1. When you first approach a chapter, page through it fairly quickly, noting boldface headings and subheadings, examining figures, illustrations, charts, etc., and thinking about any highlighted vocabulary terms and concepts. Also take note of the pedagogical aids at the end of the chapter--study questions, summary, etc.
2. When you have finished surveying the chapter, return to the beginning and read in more detail. Remember to concentrate upon understanding. Don't simply read through the words. Any words which you don't understand you should look up. If you own the book and intend to keep it, you may want to write definitions of such words in the margins. You may also find it helpful to make observations and other useful notes in the margins. If you don't intend to keep the book yourself, you should carry out similar activities on a page in your class notebook.
3. On this first trip through the chapter, you should concentrate upon catching the major subjects and points of the material. Also take note of those things which you don't understand. If the lecture on the material doesn't clarify those points, you should ask your instructor to explain.
Following coverage of the chapter's material in class, you should go back to the book and read it again. It will probably be helpful to skim through it first, as you did when you first looked at it. The tables and figures should be more readily read in detail. If you are a truly conscientious student, you will outline the chapter and prepare a vocabulary list of the terms which are pertinent.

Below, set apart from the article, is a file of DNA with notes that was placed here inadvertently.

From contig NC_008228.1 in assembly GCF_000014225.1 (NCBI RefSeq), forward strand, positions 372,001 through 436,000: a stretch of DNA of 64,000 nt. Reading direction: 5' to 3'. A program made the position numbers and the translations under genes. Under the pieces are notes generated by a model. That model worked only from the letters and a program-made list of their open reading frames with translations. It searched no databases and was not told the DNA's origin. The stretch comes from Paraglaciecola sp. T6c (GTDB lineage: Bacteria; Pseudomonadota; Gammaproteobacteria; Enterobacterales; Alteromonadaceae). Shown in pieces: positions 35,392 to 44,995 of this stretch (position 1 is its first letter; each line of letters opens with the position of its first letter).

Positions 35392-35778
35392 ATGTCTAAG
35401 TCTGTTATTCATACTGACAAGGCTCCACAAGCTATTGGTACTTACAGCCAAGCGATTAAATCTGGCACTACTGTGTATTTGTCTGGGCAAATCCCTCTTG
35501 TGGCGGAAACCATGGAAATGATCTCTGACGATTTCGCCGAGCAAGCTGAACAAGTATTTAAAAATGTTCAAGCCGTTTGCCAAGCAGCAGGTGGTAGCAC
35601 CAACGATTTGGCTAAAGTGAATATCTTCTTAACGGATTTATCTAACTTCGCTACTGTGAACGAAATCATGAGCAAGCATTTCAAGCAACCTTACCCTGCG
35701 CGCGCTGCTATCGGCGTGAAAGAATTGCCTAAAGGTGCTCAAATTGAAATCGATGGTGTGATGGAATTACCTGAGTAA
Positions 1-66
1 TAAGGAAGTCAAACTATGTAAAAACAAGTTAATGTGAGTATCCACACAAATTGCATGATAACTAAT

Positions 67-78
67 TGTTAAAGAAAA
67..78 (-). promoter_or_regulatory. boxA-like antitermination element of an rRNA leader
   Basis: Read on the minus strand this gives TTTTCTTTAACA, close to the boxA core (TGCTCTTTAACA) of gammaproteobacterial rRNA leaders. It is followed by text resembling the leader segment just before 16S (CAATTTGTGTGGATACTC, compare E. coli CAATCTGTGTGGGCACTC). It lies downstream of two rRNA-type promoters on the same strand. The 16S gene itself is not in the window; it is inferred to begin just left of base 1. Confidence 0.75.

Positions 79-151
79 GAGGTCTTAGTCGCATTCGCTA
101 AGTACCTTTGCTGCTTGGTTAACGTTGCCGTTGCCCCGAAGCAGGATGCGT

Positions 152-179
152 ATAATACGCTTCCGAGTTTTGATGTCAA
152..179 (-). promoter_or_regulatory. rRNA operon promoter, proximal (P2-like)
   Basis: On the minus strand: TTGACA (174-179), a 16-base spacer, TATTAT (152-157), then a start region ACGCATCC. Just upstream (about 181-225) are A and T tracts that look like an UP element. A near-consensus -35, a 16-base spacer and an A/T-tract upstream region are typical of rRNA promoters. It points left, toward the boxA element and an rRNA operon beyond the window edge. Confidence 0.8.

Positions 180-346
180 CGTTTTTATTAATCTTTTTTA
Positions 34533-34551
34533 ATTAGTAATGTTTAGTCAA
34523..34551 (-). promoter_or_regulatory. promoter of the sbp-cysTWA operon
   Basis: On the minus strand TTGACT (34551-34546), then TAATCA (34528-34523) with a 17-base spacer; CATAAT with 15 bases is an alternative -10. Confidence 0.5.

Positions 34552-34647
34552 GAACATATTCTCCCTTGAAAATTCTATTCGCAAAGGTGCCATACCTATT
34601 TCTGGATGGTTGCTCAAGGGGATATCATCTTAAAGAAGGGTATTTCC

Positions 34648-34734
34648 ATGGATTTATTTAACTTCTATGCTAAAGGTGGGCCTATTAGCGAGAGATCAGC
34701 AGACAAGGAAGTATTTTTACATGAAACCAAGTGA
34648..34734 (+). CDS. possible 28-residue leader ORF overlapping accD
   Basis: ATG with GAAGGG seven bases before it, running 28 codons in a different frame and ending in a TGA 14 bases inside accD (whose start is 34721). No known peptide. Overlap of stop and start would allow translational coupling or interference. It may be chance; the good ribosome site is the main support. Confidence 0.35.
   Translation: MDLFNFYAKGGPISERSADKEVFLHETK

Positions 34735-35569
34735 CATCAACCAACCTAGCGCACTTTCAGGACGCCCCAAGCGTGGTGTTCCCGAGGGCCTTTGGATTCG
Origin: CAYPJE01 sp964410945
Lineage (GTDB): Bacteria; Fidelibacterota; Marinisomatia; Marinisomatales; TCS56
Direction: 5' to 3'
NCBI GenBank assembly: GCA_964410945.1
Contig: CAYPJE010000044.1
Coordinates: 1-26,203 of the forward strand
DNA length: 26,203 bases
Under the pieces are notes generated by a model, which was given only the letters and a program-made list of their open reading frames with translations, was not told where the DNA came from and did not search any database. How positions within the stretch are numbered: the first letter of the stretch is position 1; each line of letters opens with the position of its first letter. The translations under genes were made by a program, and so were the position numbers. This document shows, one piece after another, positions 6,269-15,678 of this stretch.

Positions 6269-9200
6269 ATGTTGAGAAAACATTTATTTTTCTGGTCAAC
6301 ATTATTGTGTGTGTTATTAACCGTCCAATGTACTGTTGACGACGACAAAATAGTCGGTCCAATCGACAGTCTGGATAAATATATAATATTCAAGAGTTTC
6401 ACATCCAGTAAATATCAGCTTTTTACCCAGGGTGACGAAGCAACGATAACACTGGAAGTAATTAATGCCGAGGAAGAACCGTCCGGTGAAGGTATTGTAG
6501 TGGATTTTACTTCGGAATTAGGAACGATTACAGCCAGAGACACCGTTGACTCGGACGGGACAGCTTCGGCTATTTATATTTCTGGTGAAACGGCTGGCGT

At this time you should think seriously about the review and study questions at the end of the chapter. Do your best to answer all fo them as if they were a take-home exam.
You may also want to develop a system of cross referencing symbols to use when comparing your class notes to your notes from the text.
Remember that your instructor will probably not use the same words which you find in the text book. nothing is more frustrating than to discover that what you hear in class is no more than a rehash of what you read in the book. However, if your instructor knows his/her subject, and the author of your text knows his/her subject, the meat of what they say should be the same. NOTE:Nobody is infallible. Your instructor may make mistakes. Don't expect him or her to be more than human.